As a leading Irish foster care agency, we’re committed to supporting foster carers of all ages. Afterall, so long as you can provide a safe, loving home you can become a foster carer. Here, we outline some of the many benefits of being a foster carer for retired individuals who might want to consider foster care.

Form Meaningful Life-Long Relationships

Foster care is a life changing experience for both the foster carer and foster child. For retired individuals experiencing loneliness or isolation, this is a great way to form new and valuable connections. While fostering is a temporary arrangement, the relationship formed during this experience is often one that lasts a lifetime.

Re-engage with the Local Community

Retirement can be a difficult time for some as day-to-day connections are lost and it’s harder to keep engaged with their community. Research has shown that social connections are vital for the well-being of seniors, as they can reduce the risk of loneliness, depression, cognitive decline, and chronic diseases. Fostering is a wonderful way to find a community of like-minded individuals with something in common. With Orchard Fostering you’ll not only be automatically part of a tight-knit group, but you’ll receive training and support from a dedicated team of professionals.

Keep Learning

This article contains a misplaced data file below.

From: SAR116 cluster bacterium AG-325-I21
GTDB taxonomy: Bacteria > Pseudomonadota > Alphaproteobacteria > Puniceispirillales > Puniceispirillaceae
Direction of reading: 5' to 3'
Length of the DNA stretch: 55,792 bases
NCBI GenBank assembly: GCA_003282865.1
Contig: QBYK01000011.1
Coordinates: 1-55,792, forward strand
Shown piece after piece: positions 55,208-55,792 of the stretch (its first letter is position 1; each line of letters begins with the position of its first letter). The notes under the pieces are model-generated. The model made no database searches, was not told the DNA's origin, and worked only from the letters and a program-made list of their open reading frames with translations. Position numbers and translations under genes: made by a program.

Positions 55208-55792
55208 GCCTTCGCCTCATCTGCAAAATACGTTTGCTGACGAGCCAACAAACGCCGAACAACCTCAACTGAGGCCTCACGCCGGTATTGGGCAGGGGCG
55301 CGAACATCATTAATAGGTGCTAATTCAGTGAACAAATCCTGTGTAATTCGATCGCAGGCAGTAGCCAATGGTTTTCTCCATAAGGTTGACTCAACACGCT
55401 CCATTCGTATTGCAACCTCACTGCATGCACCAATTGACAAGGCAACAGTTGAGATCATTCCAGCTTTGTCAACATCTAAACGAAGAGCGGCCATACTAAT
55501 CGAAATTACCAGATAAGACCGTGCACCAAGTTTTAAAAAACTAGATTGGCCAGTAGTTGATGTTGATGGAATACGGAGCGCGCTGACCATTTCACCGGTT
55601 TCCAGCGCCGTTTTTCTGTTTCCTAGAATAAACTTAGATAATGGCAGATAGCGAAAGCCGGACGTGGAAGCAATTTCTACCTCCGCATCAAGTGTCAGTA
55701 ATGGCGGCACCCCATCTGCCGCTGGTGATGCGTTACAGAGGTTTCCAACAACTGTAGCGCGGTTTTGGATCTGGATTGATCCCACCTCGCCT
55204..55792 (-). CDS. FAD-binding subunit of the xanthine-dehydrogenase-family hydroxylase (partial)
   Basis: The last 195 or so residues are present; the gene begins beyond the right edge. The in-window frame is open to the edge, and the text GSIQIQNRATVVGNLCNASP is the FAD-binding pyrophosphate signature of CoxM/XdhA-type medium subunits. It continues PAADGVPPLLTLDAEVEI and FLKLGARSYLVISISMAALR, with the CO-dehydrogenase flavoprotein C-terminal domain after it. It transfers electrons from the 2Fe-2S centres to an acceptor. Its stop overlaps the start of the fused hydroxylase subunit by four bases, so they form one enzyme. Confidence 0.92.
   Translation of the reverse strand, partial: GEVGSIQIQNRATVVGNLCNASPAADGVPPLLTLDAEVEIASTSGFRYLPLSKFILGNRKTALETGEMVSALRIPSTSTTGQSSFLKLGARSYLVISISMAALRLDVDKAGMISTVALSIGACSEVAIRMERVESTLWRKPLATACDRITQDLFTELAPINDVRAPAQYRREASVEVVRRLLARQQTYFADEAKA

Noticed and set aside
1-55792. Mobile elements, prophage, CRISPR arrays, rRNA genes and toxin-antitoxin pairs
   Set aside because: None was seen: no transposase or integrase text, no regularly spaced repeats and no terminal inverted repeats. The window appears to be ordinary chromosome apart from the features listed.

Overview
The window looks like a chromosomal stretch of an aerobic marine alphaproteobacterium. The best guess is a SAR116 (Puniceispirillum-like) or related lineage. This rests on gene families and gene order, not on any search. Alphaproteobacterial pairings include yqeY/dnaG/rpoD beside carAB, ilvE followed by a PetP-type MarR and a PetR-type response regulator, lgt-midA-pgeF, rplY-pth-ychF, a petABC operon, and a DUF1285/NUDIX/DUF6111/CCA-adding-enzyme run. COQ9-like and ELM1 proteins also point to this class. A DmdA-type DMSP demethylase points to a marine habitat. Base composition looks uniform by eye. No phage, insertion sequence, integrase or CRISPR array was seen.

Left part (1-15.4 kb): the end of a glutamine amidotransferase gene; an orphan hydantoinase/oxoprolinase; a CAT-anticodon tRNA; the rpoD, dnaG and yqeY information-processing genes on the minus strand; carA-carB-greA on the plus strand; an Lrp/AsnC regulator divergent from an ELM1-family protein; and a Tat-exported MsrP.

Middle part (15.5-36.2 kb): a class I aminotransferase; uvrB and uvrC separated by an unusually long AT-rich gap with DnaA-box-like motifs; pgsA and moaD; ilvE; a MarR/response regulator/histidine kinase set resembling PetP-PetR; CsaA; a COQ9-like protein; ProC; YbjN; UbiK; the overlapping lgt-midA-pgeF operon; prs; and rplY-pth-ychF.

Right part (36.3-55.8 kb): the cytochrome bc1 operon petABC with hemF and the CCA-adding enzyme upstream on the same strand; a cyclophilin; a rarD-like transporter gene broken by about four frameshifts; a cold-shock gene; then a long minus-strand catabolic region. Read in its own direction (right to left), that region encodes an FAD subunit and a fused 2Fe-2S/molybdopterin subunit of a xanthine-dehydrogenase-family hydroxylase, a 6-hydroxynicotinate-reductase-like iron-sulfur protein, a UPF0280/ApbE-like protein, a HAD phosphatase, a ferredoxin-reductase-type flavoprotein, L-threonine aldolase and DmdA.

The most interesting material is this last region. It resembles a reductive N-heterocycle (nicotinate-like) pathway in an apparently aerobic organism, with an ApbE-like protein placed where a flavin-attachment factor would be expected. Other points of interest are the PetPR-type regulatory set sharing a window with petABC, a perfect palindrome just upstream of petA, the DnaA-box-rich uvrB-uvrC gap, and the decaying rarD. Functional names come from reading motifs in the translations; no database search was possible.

Children are constantly learning, and as a foster carer you will too! Foster care often inspires a carer’s creativity and curiosity. Young people express themselves through various forms including art, music, literature, and more. Getting involved with foster children’s interests is not only a good way to bond but allows carers to explore new interests and hobbies for themselves. Moreover, foster children come from many different walks of life, and can have different experiences and cultures. Sharing experiences can be valuable for both sides and foster carers can greatly benefit from learning more about the perspectives and insights from young people in their care.

Stay Active

Depending on the age and needs of the children and young people they care for, foster care can keep carers active in many ways. From walking foster children to school to picking up a ball and playing catch – having a foster child is sure to increase your step count and keep you more active than you could have imagined. Of course, at Orchard Fostering, we have a robust matching process in place which takes account of an applicant’s mobility and health status as well as their preferences for foster children’s age-range. But so long as you’re physically fit and able, participating in activities with your foster child is a great way to stay healthy and improve your physical activity.

Re-ignite Your Excitement in Life

Retirement is a rewarding stage of life. Nevertheless, some retirees feel a loss of identity or direction after leaving employment or their own children have moved out. Fostering can provide a newfound sense of purpose and meaning in retirement. Caring for a foster child is a brand-new challenge that requires flexibility, learning and motivation. This can be especially helpful for single retirees who may be lacking focus or routine.

Will fostering affect my pension?

Fostering payments are not considered to be a source of income by the Department of Social Protection. As such, becoming a foster carer in your retirement does not impact any social welfare payments you may receive – including pensions.

If you’re interested in foster care, please reach out to Orchard Fostering today. We’re available on the phone or via email – you can also fill out a form directly on our contact page.